Do Your Ladders Meet OSHA Standards?
3 Requirements for Safely Climbing a Fixed Ladder
In 2017, OSHA updated its regulations for walking-working surfaces making ladder cages an ineffective means of fall protection. OSHA 1910.29(i) states that all new or replacement ladders 24 feet or higher installed on or after November 19, 2018, must be equipped with a personal arrest system or a ladder safety system. Personal arrest systems, like vertical lifelines, are somewhat straight forward, but what exactly is a ladder safety system? Let’s take a look.
What is a Ladder Safety System?
A ladder safety system is designed to reduce the possibility of falling from a ladder by securing the climber from the bottom of the ladder to the top of the walking-working surface. A safe ladder system doesn’t stop at the top of the ladder. Statistically, the transition from the ladder to the rooftop is one of the most dangerous fall hazards. That is why it’s important to make sure your ladder safety system will protect you from the bottom of the ladder to the roof’s surface where the work will take place.
OSHA’s updated regulations did not change the protection required at the top of the ladder and the roof’s edge. OSHA mandates that a worker must be protected from these types of fall hazards, which is why a complete ladder safety system is imperative to protect your workers from a fall hazard. So what makes up a safe ladder system?
Three Parts of a Complete Ladder Safety System
1. Ascending the Ladder Safely
The first aspect of a safe ladder system ensures that you and your workers are able to climb the ladder safely. This can include the use of a vertical lifeline or a ladder safety system paired with a body harness and short safety lanyard. Ideally, the ladder safety system would allow you to climb freely. In the case of a fall, the personal arrest system would catch you.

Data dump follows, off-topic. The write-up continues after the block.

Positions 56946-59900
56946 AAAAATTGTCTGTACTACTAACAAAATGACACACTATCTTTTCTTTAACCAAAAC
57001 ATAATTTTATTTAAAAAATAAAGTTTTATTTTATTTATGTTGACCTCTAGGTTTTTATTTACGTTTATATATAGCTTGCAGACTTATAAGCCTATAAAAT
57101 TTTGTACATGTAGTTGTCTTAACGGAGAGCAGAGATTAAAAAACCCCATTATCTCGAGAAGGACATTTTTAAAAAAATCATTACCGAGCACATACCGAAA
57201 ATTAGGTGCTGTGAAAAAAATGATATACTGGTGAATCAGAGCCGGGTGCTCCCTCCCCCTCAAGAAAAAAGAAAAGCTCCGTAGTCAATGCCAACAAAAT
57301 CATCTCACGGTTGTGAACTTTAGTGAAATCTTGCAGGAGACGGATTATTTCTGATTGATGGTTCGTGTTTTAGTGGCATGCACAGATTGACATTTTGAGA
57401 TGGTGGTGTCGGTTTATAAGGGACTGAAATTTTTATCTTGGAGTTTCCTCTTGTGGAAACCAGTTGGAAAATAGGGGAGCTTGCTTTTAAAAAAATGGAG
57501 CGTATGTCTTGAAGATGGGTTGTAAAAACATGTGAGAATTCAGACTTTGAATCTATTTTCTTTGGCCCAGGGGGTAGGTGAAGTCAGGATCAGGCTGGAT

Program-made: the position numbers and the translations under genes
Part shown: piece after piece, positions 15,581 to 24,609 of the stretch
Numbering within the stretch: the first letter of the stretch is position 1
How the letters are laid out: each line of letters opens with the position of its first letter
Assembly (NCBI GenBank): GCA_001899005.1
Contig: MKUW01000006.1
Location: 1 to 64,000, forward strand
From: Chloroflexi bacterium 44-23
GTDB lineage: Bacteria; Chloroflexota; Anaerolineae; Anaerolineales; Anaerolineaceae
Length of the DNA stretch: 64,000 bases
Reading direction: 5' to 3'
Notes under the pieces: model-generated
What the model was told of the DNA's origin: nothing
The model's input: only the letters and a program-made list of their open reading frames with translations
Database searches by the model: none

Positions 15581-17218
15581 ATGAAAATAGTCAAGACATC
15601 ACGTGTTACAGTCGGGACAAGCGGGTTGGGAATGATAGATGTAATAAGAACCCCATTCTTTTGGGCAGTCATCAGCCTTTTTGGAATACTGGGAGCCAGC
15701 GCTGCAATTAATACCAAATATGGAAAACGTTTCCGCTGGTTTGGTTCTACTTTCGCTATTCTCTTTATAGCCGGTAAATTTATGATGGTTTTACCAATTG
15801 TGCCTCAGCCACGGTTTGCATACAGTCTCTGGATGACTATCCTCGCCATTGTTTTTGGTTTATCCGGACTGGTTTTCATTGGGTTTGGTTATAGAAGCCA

2. Transitioning to the Walking-Working Surface
Once you’re at the top of the ladder, you have to ensure that you’re able to cross over the top of the ladder and transition to the walking-working surface safely. The safest way to transition to the roof from the ladder is to be able to walk through a self-closing safety gate before you have to unclip from your personal arrest system or vertical lifeline. This will ensure you are in a safe zone prior to unclipping.
3. Protecting the Edge
To ensure you and your workers are completely protected, it’s important that guardrail is placed along the edge where there is a fall hazard. This will add another layer of fall protection once a worker steps through the gate and walks onto the working surface. By doing this, you align with OSHA’s requirements for working at height and give peace of mind to you and your team.
Choosing a ladder safety system for your facility is only half the battle. It is important that all personal using the system are fully trained on how to properly execute safe climbing procedures. Improper use of fall protection equipment is one of the leading causes of injury on the job. It’s important that you review your facility and start taking precautions now.
If you still have questions about ladder safety systems. Contact our team of Fall Protection Specialists for help.